A single case appears to have been responsible for many of the other eventual cases, the team at the Broad Institute in Massachusetts reported.
One was especially bad. A virus that carried a mutation, a small genetic change that they labeled C2416T, was apparently brought to the conference by just one person and ended up infecting 245,000 people. A subset of the viral strain with a mutation known as G26233T ended up in 88,000 of these cases.
“A single introduction had a massive effect on subsequent transmission because it was amplified by spreading in a very mobile population very early in the outbreak, before many public health precautions were implemented,” the team wrote.
“While Massachusetts accounted for most of the conference-related early spread, Florida accounted for the highest proportion of cases overall,” they added.
It is difficult to document a super-propagation event. Researchers must show that the people were infected and in contact with each other. When tens of thousands or hundreds of thousands of people are involved, it is almost impossible.
But the genetic fingerprint makes it possible. Broad’s team used databases of the virus to track these individual changes, known as single nucleotide polymorphisms, or SNPs (pronounced “snips”).
“We believe this is an important warning about the subsequent implications of over-propagation, which is even more relevant as we enter the peak of the holiday season and begin to implement vaccines that may not decrease transmission,” MacInnis told CNN.
Only about 200 people attended the Biogen conference in Boston in late February, held before precautions against a widespread pandemic were implemented. Since then, the company has collaborated with researchers to help study what happened.
The C2416T mutation may have originated outside the US Researchers checked a global database of samples of the coronavirus and found it in two French patients diagnosed on February 29. In the United States, it was only found in patients associated with the conference before March.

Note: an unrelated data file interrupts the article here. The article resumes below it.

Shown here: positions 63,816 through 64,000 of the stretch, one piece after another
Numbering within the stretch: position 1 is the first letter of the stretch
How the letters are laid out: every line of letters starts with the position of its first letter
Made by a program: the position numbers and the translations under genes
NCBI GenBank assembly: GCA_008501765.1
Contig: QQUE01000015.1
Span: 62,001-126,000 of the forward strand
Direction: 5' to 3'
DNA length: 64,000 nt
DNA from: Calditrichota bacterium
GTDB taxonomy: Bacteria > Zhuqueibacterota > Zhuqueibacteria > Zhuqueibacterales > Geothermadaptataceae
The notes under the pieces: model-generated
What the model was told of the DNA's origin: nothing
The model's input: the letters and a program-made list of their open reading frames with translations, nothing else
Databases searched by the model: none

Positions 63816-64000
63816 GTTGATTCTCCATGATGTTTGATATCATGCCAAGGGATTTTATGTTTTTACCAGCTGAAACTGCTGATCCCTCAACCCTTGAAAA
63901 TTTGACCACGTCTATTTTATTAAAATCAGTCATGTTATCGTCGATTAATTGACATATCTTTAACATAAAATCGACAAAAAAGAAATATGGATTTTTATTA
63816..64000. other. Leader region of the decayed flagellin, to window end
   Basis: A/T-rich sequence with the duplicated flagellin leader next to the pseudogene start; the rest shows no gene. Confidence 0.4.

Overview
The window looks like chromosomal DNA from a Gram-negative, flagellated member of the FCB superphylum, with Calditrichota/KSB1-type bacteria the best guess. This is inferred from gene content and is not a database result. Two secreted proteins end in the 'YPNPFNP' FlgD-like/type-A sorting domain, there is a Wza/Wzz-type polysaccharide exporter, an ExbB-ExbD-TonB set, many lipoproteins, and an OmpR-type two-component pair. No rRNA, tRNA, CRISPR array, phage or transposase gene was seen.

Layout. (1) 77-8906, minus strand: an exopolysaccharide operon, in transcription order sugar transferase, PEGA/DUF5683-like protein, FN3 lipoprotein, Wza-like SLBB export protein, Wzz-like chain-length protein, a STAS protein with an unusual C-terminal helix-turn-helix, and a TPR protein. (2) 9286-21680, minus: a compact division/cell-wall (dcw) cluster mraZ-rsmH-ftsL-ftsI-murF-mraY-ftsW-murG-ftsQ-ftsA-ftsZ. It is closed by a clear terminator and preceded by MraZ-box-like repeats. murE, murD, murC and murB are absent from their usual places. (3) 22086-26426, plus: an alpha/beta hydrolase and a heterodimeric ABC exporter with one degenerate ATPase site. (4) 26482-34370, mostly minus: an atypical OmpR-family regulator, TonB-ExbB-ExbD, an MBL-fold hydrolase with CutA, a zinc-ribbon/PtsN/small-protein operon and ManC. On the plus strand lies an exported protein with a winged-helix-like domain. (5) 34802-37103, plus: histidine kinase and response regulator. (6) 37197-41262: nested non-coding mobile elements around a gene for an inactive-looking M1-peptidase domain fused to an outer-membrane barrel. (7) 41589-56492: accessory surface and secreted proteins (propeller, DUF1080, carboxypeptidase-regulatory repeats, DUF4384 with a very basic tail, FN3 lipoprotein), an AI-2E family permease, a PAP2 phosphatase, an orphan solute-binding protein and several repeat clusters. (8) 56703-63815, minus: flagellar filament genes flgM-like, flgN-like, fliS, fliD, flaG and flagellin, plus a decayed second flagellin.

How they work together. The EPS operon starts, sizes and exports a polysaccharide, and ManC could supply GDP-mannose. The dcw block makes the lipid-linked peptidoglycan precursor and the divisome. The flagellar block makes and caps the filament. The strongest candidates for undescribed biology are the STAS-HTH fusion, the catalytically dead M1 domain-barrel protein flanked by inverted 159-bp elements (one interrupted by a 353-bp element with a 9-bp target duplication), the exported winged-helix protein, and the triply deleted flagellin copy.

“Taken together, this strongly suggests low-level community transmission of C2416T in Europe in February 2020 before the allele (mutation) reached Boston via a single introduction, which was then amplified by superpropagation at the conference.” , the researchers wrote.
In other words, a single person brought this particular version of the virus to Boston and it spread through the conference.
The second viral fingerprint, G26233T, appears to have emerged from the conference, the researchers said. “It is not seen anywhere else in the public genome databases prior to the cases associated with the conference,” they wrote.
These particular fingerprints are a handy way to track the spread of the virus from a single event.
The C2416T mutation spread rapidly in the Boston area, showing up in 30% to 46% of samples taken in the four-county Boston area in early spring.
“By November 1, 2020, viruses containing C2416T could be found in 29 states.”
“As a company rooted in science, we understand the value of the data coming from the first wave of the pandemic in the Boston area and we hope that the information gleaned from this data will help continue to drive a better understanding of the transmission of this virus. and efforts to address it, “Biogen said in a statement.